If you sell a home at a profit in today's market, you may not have to pay tax on the gain. It's important to know the rules, however, to determine if you must report the sale of your home and any gain from the sale.
As long as you meet certain qualifications, you may be able to exclude up to $250,000 in gain from selling your home. If you're married, you may be able to exclude up to $500,000 in gain.
When you sell your home, you may sign a form stating that you will not have a taxable gain on the sale of your home and for other information. If you sign this form, the closing agent may not send Form 1099-S Proceeds From Real Estate Transactions, which reports the sale to the IRS and to you.
If you do receive Form 1099-S, you must report the sale of your home on your tax return, even if you do not have to pay tax on any gain.
If you sell your house at a loss, it is considered a personal loss. You cannot take a deduction.
You must own the home longer than one year for the gain to qualify as a long-term capital gain.
Long-term capital gains tax rates for 2013 are 0%, 15%, or 20%, depending on your income tax bracket. Ordinary income tax rates for 2013 range from 10% to 39.6%.
High-income taxpayers must pay an additional 3.8% tax on net investment income, including any gain from the sale of a residence that is not excluded from income. For this purpose, a high-income taxpayer is a taxpayer with a modified adjusted gross income of more than $200,000 ($250,000 if married filing jointly, or $125,000 if married filing separately).
If you purchased the home in 2008, when you sell you generally must pay back any credit that you have not paid back already.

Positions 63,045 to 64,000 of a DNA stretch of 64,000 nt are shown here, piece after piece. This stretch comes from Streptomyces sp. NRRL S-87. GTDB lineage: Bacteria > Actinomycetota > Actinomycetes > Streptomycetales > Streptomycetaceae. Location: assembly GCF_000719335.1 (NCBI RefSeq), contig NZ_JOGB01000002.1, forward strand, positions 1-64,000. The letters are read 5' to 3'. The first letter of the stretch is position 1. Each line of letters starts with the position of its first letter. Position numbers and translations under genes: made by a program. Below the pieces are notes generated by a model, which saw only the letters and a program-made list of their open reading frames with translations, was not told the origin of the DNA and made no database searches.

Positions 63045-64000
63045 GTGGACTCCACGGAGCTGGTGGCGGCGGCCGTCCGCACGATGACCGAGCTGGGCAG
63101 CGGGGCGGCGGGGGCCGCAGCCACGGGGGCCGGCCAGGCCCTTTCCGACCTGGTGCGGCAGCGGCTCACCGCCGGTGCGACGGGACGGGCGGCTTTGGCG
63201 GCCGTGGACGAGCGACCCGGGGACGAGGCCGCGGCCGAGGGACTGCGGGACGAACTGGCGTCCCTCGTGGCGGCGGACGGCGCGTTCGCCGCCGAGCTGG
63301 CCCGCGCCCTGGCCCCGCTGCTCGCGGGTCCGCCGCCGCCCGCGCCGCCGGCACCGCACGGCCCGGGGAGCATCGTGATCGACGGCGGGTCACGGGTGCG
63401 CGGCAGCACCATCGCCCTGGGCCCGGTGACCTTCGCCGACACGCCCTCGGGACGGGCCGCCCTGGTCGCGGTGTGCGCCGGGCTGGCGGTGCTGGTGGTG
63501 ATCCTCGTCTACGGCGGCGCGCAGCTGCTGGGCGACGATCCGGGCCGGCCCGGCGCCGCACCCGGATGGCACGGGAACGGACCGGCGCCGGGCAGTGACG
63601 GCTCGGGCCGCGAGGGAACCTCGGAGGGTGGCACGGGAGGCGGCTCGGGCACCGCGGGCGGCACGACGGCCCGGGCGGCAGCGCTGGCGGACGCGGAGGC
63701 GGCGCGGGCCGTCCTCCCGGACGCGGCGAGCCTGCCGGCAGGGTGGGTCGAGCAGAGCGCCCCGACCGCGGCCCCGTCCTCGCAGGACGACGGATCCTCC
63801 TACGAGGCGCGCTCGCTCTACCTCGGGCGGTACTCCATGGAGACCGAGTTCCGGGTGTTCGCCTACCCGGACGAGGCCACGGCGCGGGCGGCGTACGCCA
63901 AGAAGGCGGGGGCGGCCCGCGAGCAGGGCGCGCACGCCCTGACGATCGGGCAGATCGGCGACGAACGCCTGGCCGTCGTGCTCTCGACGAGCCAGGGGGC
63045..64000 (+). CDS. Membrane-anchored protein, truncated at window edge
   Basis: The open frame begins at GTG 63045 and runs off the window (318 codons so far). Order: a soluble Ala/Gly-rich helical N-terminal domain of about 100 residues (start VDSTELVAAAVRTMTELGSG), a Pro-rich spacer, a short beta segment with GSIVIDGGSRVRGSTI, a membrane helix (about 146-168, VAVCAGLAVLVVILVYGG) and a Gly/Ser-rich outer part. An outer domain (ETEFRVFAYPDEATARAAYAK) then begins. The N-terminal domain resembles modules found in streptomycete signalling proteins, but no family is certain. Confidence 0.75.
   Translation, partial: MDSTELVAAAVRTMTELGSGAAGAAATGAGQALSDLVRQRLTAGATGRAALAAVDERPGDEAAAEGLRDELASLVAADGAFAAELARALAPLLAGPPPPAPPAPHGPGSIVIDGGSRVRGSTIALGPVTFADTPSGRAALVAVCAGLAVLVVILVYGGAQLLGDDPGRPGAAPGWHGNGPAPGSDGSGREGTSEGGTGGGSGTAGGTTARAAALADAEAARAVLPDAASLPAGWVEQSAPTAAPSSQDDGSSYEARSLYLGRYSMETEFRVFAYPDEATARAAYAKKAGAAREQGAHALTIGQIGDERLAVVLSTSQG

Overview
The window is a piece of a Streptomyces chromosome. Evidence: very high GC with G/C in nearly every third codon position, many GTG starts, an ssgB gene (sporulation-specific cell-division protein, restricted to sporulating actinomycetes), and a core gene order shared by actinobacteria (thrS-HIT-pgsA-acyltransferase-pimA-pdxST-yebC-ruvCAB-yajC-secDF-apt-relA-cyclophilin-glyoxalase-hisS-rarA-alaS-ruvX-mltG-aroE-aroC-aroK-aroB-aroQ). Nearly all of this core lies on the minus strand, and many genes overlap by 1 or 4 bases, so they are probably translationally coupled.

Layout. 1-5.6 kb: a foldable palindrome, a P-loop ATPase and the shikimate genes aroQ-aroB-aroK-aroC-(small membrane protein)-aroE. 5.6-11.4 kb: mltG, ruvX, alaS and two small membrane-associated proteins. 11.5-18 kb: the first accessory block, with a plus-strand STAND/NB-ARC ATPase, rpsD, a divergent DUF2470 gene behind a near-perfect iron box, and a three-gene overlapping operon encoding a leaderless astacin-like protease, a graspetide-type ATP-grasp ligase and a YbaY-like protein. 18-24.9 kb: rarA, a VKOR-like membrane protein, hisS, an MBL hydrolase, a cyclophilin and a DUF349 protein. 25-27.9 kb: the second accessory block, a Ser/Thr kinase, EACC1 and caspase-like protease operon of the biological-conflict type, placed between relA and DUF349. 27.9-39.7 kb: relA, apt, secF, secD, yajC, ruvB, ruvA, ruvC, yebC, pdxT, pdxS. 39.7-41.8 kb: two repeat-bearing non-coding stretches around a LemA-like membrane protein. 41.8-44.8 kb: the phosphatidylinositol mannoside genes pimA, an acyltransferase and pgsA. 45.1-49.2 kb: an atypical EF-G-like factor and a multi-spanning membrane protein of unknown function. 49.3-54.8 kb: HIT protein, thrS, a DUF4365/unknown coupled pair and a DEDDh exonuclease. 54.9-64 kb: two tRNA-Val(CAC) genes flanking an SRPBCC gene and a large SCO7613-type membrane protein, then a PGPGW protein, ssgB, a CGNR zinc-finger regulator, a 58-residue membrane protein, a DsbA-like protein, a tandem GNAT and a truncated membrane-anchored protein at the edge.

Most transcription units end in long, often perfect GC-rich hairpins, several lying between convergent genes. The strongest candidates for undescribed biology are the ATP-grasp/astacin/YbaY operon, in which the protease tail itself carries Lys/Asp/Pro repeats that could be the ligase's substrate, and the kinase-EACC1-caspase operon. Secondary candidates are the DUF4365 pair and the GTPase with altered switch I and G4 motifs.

If you purchased the home in 2009 or 2010, and you sold the home or stopped living it before the end of 36 months, you may be required to pay back the credit.
You must pay back the smaller of these two amounts:
In either case, you may qualify for an exception to paying back the credit if you have no gain on the sale of the home or in certain other circumstances.
You can only exclude the gain from your main home. Your main home is the place you live most of the time.
If you have more than one home, your main home is generally the place you receive your mail, and the address you have on your identification and bills. You can also consider where you bank and where you are members of clubs and religious organizations to determine which house is your main home.
If your house went up in value when you were not living in it; for example, when you used the property as a rental house, you cannot exclude gain from the time you rented it out. For determining the amount of the gain you cannot exclude, the property is assumed to have gone up in value evenly over the period of time you owed it.
If you expect to sell another main home within two years, you may want to consider claiming the gain on sale of your current main home instead of excluding the gain. You can only claim an exclusion on the sale of your main home once every two years. Depending on your specific sale, it may be more beneficial to claim the current gain as income and use the exclusion on the future sale of your main home.
There are no longer any requirements to buy another home after you sell in order to exclude the gain from the sale of your home.
This is especially important if you are expecting correspondence from the IRS, such as a tax refund in the mail.
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